Micro-Epsilon UK Ltd. - PRODUCT NEWS

Fibre optics ratio pyrometer for high speed, high temperature environments

Precision sensor manufacturer Micro-Epsilon has extended its range of high performance, non-contact temperature sensors to include a new compact infrared ratio temperature sensor (ratio pyrometer) that is ideal for use in high speed, high temperature environments, including metal processing.

The new thermoMETER CtratioM1 two-colour ratio infrared temperature sensor measures temperatures from 700 deg C up to 1,800 deg C. Due to its rugged sensor head, the thermometer can operate in ambient temperatures up to 250 deg C without requiring any cooling.

The sensor is insensitive to dust, smoke fumes and steam. Using the ratiometric measuring principle, the sensor minimises measurement errors caused by laser intensity changes, low emissivity and partial spot size coverage. Even in cases where the infrared radiation beam is weakened to 95% of its original intensity due to smoke or steam, the ratio pyrometer still provides faultless, reliable measurements.

With an optical resolution of 40:1, a fast response time of 5ms and a short wavelength range of 0.7 to 1.1µm, the thermoMETER CtratioM1 is ideal for measuring high temperatures on metals and for monitoring fast-moving, high-speed production processes. A selectable focus combined with built-in laser aiming enable accurate measurements from a spot size of 1.3mm.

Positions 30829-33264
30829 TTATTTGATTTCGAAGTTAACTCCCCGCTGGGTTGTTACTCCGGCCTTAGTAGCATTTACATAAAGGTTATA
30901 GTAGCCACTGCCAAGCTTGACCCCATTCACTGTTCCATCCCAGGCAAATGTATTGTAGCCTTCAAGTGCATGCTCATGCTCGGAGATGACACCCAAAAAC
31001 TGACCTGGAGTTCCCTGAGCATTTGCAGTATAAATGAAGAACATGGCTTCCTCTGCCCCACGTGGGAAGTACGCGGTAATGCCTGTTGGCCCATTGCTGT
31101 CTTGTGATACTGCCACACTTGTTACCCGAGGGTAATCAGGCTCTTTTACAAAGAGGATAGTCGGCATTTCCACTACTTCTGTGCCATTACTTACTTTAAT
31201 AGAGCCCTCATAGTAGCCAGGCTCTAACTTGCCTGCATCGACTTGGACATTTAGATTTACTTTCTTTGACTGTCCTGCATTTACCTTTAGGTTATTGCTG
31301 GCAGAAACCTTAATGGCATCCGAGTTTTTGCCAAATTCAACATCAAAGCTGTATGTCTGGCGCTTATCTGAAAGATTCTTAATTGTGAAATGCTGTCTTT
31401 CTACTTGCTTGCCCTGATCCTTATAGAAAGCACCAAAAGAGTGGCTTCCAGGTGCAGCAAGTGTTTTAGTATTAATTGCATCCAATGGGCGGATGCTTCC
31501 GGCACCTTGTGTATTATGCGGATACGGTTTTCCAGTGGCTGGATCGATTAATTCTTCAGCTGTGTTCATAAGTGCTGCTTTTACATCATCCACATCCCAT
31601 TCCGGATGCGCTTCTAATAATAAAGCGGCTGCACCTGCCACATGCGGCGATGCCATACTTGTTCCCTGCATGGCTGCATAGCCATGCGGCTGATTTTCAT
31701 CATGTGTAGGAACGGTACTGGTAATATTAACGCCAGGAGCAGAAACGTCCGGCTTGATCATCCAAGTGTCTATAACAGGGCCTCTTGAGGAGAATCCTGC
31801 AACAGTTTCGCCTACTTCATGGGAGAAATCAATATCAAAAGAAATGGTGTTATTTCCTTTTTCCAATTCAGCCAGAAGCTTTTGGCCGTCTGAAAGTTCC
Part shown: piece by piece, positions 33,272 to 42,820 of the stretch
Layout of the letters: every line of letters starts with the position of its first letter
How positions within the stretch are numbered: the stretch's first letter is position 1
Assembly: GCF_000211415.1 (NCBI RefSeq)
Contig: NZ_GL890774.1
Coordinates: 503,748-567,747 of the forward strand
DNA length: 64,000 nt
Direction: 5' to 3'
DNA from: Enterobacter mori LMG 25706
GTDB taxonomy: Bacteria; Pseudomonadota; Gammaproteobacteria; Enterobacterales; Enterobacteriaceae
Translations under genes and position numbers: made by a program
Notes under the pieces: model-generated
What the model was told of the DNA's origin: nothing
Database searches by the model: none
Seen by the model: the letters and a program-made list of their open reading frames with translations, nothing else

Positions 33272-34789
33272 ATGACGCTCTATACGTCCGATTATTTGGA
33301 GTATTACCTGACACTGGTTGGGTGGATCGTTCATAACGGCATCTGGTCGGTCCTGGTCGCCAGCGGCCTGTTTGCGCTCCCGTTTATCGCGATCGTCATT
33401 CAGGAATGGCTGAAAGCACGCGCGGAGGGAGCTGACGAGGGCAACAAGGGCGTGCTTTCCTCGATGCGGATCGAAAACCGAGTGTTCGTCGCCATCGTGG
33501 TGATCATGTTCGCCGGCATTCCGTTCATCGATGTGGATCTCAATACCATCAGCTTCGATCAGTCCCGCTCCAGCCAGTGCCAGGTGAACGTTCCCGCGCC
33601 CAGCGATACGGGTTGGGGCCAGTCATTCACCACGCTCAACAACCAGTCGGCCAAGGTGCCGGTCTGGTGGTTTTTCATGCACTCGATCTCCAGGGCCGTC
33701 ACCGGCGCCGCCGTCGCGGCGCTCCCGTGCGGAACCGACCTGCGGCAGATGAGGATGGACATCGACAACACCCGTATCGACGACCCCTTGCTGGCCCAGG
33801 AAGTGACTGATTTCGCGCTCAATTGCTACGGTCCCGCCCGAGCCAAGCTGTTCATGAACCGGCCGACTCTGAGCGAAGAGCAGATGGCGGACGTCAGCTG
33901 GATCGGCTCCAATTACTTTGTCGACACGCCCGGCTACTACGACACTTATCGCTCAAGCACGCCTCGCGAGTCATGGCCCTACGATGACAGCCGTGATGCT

Chris Jones, Managing Director at Micro-Epsilon (UK) Ltd comments: "The thermoMETER CtratioM1 is ideal for companies that need to measure the temperature of metals, metal oxides, ceramic or semiconductor materials in harsh, high temperature environments, including metal casting, welding, forming and sintering. This is another market leading product that technically meets and exceeds the performance of all ratio pyrometers in the marketplace today, with the flexibility of multiple output options and output signal flexibility, from simple analogue to digital and fieldbus interfaces. It also has an extremely attractive price level compared to other ratio pyrometers."

The fibre optics ratio pyrometer operates on the two-channel measurement principle. Two integrated infrared detection channels with relatively close spacing, but with mutually different measuring wavelengths, produce two independent electrical signals. These signals depend on the infrared radiation emitted from the target and signal components, which are influenced by the optical transmission path between the object and the pyrometer, or from changes of the object if for example, it is moving or changes its size.

By taking the ratio of the two signals, the ratio pyrometer principle eliminates (or averages out) any signal parts that are similar in both channels. The measured temperature of the object therefore only depends on the signal ratio and the emissivity ratio, or 'slope value'.

When it comes to measuring the temperature of objects with unknown or changing emissivity, the ratio thermometer principle provides extremely accurate results.